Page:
Aspirin and other antithrombotics are proven to be effective in reducing ischaemic stroke recurrence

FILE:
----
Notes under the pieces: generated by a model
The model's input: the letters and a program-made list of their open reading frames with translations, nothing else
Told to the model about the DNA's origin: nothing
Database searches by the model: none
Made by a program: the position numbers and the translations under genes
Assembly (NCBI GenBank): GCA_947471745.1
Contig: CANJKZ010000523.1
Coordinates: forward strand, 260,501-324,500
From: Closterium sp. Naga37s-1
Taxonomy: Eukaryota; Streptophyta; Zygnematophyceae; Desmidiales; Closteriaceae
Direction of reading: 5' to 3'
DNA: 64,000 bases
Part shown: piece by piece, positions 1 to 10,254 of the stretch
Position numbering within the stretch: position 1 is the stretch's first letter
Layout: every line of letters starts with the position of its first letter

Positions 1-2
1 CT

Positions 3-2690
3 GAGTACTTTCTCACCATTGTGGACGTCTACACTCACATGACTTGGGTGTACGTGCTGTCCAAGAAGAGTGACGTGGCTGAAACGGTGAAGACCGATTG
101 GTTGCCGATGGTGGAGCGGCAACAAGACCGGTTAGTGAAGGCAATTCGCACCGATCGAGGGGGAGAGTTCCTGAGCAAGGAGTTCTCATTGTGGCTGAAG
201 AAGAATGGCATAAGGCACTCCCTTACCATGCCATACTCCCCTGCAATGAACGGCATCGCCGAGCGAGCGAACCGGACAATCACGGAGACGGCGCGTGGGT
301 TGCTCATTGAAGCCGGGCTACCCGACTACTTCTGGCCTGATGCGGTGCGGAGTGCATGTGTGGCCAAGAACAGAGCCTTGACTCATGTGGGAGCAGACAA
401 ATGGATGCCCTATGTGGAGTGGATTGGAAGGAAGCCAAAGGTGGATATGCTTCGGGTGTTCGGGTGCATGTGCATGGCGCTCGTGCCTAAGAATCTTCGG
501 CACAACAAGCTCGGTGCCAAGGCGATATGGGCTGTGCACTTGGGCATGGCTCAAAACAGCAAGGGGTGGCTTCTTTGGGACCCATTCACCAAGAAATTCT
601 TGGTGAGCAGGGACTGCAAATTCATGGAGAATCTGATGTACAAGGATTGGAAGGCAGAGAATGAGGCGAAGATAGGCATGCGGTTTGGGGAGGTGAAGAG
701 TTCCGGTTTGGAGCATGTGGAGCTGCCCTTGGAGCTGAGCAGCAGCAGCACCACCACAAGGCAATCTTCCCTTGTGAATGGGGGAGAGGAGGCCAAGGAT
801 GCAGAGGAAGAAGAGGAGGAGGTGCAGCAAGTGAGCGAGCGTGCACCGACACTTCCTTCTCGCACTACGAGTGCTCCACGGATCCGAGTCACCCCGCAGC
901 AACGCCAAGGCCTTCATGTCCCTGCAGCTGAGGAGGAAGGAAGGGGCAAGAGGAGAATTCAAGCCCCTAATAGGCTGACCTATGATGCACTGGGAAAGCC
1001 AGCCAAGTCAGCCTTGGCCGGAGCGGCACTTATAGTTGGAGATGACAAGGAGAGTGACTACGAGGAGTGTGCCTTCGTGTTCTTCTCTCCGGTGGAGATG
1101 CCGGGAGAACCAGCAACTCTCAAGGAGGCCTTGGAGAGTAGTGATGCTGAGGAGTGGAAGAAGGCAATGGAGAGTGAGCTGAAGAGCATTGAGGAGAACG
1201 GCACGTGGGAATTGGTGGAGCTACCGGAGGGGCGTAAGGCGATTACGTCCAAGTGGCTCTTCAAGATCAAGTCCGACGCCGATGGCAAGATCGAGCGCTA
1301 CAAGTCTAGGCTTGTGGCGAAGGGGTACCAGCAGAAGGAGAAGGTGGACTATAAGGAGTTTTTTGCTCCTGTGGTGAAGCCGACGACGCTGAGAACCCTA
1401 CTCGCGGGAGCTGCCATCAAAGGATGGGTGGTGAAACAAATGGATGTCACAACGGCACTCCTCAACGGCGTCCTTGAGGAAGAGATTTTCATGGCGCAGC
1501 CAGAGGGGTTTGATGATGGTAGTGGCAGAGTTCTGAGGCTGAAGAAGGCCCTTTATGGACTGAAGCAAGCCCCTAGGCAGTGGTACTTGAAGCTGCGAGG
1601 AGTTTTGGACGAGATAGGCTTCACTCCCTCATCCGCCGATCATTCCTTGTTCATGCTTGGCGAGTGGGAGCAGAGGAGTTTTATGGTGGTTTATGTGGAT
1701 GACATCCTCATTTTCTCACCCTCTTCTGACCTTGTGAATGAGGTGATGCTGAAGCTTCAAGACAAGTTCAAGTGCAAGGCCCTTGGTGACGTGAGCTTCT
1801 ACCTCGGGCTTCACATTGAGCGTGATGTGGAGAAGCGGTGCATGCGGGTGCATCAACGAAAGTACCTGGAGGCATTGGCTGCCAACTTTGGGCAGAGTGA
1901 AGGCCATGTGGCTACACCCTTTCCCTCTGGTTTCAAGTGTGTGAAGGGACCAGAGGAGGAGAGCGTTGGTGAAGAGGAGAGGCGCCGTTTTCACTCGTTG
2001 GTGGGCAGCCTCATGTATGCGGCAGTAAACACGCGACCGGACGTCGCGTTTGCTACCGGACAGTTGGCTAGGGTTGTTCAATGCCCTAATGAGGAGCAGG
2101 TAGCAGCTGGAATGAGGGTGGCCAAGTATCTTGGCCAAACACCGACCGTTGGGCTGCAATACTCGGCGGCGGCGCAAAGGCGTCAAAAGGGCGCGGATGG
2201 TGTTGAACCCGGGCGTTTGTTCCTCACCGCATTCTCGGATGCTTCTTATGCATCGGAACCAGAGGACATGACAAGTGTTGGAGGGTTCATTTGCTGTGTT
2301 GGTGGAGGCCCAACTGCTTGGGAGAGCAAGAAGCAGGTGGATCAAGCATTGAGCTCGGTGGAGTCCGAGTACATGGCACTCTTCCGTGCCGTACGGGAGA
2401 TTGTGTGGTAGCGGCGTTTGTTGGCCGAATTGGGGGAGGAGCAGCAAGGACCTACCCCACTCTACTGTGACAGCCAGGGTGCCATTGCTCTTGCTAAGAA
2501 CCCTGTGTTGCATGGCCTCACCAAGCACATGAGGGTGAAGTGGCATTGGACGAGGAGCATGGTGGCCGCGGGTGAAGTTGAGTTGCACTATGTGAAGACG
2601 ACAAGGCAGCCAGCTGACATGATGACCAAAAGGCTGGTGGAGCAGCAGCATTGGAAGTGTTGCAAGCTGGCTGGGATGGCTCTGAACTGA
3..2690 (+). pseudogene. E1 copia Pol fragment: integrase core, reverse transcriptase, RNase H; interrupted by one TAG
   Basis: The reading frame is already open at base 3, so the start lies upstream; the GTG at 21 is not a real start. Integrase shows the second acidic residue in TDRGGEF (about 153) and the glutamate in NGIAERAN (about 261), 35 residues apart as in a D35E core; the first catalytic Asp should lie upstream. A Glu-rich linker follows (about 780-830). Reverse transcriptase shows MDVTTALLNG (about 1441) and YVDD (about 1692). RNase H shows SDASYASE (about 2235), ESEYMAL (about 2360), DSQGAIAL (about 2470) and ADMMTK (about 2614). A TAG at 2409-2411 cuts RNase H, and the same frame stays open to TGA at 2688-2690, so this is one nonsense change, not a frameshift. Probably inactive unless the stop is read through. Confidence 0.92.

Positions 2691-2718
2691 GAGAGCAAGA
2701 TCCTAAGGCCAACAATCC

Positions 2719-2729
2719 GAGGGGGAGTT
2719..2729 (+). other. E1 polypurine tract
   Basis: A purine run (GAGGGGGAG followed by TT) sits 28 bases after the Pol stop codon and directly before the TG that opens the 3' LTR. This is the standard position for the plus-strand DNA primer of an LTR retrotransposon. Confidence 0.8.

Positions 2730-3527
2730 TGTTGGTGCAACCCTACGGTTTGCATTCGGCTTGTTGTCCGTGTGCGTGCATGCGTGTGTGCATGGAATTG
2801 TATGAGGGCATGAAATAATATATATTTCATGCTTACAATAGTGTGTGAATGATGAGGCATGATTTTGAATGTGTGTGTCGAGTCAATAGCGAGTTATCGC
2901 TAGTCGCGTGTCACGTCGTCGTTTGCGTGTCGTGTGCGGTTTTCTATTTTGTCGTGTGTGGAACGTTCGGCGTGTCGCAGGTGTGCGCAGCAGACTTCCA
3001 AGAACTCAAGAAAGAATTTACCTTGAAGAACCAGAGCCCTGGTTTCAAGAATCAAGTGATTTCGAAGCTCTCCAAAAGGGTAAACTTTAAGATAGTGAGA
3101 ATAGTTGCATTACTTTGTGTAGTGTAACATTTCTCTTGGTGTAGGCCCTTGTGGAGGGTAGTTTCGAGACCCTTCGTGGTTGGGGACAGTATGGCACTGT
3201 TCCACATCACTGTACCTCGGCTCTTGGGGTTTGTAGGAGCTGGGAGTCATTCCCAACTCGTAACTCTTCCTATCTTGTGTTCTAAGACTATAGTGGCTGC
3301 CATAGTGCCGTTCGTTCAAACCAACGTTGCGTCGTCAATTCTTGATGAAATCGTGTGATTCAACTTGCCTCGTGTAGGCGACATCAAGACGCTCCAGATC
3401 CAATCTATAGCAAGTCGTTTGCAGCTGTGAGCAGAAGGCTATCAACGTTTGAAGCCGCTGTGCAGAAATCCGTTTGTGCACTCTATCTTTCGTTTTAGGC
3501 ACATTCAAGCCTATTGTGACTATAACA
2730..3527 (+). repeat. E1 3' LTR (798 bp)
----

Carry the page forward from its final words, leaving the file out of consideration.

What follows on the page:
Reperfusion therapy (mechanical thrombectomy or thrombolytic therapy) is highly effective and improves outcomes for appropriately selected patients presenting with ischaemic stroke to a comprehensive stroke centre. Unfortunately, the majority of such patients are not eligible for reperfusion therapy; however, patients with ischaemic stroke benefit from other aspects of stroke unit care, and this includes early antiplatelet therapy such as aspirin.1,2 Even though the number needed to treat (NNT) with aspirin to prevent recurrent ischaemic stroke is high, the drug cost is low and most patients are eligible.3 A meta‐analysis of trials evaluating early use of aspirin after transient ischaemic attack (TIA) or ischaemic stroke showed that the effect of aspirin on recurrence was significant by the second day of starting aspirin (hazard ratio [HR], 0.44; 95% CI, 0.25–0.76; P < 0.0034), and the NNT to prevent stroke on day 2 was 637 (95% CI, 475–1488).4 Among patients given aspirin before randomisation, the effect was seen within 24 hours (HR, 0.31; 95% CI, 0.11–0.85; P = 0.020). The effect of aspirin was greatest for mild (odds ratio [OR], 0.51 [95% CI, 0.34–0.75]; NNT, 118 [95% CI, 88–233]), followed by moderate (OR, 0.65 [95% CI, 0.44–0.98]; NNT, 123 [95% CI, 82–2318]) and severe ischaemic stroke (OR, 1.10; 95% CI 0.77–1.58).4 The importance of early antiplatelet therapy was reaffirmed by subsequent trials that enrolled patients with high risk TIA and mild to moderate ischaemic stroke within 24 hours and used combinations of aspirin and clopidogrel5 or aspirin and ticagrelor.6 Used early, these combination strategies had a similar impact on stroke recurrence.
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